Offering a broad, up-to-date reference to the long history and cultural legacy of education in the American South, this timely volume of The New Encyclopedia of Southern Culture surveys educational developments, practices, institutions, and politics from the colonial era to the present. With over 130 articles, this book covers key topics in education, including academic freedom; the effects of urbanization on segregation, desegregation, and resegregation; African American and women's education; and illiteracy. These entries, as well as articles on prominent educators, such as Booker T. Washington and C. Vann Woodward, and major southern universities, colleges, and trade schools, provide an essential context for understanding the debates and battles that remain deeply imbedded in southern education. Framed by Clarence Mohr's historically rich introductory overview, the essays in this volume comprise a greatly expanded and thoroughly updated survey of the shifting southern education landscape and its development over the span of four centuries.
A New York Times bestseller and “a passionate, urgent” (The New Yorker) examination of the growing inequality gap from the bestselling author of Bowling Alone: why fewer Americans today have the opportunity for upward mobility. Central to the very idea of America is the principle that we are a nation of opportunity. But over the last quarter century we have seen a disturbing “opportunity gap” emerge. We Americans have always believed that those who have talent and try hard will succeed, but this central tenet of the American Dream seems no longer true or at the least, much less true than it was. In Our Kids, Robert Putnam offers a personal and authoritative look at this new American crisis, beginning with the example of his high school class of 1959 in Port Clinton, Ohio. The vast majority of those students went on to lives better than those of their parents. But their children and grandchildren have faced diminishing prospects. Putnam tells the tale of lessening opportunity through poignant life stories of rich, middle class, and poor kids from cities and suburbs across the country, brilliantly blended with the latest social-science research. “A truly masterful volume” (Financial Times), Our Kids provides a disturbing account of the American dream that is “thoughtful and persuasive” (The Economist). Our Kids offers a rare combination of individual testimony and rigorous evidence: “No one can finish this book and feel complacent about equal opportunity” (The New York Times Book Review).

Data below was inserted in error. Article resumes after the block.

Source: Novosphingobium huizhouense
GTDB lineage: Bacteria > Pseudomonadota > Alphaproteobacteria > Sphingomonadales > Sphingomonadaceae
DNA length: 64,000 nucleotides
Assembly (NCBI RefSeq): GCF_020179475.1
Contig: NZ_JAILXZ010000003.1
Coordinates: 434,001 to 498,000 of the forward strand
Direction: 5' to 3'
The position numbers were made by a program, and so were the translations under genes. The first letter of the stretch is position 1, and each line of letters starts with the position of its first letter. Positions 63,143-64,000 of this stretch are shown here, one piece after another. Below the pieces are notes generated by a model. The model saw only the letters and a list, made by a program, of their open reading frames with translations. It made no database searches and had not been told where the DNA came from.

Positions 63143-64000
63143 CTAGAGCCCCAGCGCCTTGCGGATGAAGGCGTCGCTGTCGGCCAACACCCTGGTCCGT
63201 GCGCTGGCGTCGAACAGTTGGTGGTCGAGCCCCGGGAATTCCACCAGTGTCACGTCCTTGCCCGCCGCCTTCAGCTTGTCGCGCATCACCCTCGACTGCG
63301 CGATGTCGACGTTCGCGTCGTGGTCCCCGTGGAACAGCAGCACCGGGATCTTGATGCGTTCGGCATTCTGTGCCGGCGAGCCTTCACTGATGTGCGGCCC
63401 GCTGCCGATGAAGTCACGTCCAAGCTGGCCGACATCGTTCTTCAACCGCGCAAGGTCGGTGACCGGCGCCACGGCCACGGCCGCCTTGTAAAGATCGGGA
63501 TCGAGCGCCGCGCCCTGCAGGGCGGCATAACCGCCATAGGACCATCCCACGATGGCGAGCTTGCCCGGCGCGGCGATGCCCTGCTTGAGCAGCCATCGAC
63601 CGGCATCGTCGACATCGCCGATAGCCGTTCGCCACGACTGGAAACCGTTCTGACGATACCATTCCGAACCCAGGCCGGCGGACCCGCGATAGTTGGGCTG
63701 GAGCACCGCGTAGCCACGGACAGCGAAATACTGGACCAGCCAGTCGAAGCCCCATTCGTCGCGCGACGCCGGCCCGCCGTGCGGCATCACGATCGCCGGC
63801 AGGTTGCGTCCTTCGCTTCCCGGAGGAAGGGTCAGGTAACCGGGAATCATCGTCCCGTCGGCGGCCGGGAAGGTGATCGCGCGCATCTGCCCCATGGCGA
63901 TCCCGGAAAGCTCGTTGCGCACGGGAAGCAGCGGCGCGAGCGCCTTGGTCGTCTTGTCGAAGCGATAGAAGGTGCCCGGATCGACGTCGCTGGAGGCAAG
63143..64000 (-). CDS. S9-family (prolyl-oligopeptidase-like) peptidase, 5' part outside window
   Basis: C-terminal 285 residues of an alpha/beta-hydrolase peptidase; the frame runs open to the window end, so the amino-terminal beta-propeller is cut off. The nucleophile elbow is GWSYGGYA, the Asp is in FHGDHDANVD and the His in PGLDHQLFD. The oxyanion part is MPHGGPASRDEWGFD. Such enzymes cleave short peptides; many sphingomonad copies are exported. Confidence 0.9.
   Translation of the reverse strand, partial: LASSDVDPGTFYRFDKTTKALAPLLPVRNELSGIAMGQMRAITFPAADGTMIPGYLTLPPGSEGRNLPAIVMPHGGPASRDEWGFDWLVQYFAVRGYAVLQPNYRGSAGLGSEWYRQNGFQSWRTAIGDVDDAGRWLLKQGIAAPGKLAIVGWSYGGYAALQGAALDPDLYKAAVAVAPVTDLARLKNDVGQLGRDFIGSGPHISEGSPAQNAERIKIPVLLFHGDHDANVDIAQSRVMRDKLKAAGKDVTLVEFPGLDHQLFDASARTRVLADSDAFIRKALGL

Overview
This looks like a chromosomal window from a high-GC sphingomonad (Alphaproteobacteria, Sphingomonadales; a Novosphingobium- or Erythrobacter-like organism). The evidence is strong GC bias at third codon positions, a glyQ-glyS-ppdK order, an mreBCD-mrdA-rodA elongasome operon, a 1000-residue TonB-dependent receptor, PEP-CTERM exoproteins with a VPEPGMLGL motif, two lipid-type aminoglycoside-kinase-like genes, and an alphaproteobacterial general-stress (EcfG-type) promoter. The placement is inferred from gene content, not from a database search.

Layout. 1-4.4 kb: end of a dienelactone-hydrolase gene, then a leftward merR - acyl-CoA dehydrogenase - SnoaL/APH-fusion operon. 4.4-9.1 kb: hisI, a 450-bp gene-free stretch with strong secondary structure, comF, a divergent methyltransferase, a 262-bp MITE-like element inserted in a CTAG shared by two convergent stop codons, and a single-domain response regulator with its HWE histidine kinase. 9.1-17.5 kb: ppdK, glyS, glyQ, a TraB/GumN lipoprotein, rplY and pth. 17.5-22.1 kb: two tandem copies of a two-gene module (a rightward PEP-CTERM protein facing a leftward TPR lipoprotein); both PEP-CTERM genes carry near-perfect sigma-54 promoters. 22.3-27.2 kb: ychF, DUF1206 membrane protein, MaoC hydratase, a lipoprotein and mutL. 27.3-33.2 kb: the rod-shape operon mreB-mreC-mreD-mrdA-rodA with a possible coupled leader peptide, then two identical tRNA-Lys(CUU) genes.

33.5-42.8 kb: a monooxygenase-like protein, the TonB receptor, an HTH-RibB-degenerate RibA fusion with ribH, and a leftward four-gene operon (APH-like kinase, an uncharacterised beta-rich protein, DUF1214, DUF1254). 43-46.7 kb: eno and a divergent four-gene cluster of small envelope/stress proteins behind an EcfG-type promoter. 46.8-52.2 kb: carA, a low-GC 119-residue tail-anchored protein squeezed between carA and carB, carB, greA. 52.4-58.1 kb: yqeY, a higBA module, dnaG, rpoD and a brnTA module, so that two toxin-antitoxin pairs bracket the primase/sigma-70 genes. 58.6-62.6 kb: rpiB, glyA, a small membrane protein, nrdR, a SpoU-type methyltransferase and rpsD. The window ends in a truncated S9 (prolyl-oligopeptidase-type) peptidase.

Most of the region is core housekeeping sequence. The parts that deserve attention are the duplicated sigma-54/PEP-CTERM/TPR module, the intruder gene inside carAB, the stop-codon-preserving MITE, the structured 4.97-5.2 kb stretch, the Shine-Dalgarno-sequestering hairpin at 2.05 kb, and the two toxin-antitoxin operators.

Release on 2012-03-08 | by Charles R. Kesler,John B. Kienker, Managing Editor of the Claremont Review of Books
Ten Years of the Claremont Review of Books
Author: Charles R. Kesler,John B. Kienker, Managing Editor of the Claremont Review of Books
Pubpsher: Rowman & Littlefield Publishers
Category: Political Science
Over the past 10 years, the Claremont Review of Books has become one of the preeminent conservative magazines in the United States, offering bold arguments for a reinvigorated conservatism that draws upon the timeless principles of the American Founding and applies them to the moral and political problems we face today. With essays by the likes of William F. Buckley, Jr., Christopher Hitchens, Richard Brookheiser, James Q. Wilson, Allen C. Guelzo, Victor Davis Hanson, Ross Douthat, and many others, this collection surveys the range of issues addressed in the Claremont Review of Books first decade, from the conservative critique of American progressivism to foreign policy, politics, history, and culture. Liberally illustrated with art director Elliot Banfield's popular cartoons, Life, Liberty, and the Pursuit of Happiness provides the magazine's many devotees with a treasured keepsake of a tumultuous decade and will be of interest to all those who care about American politics and culture.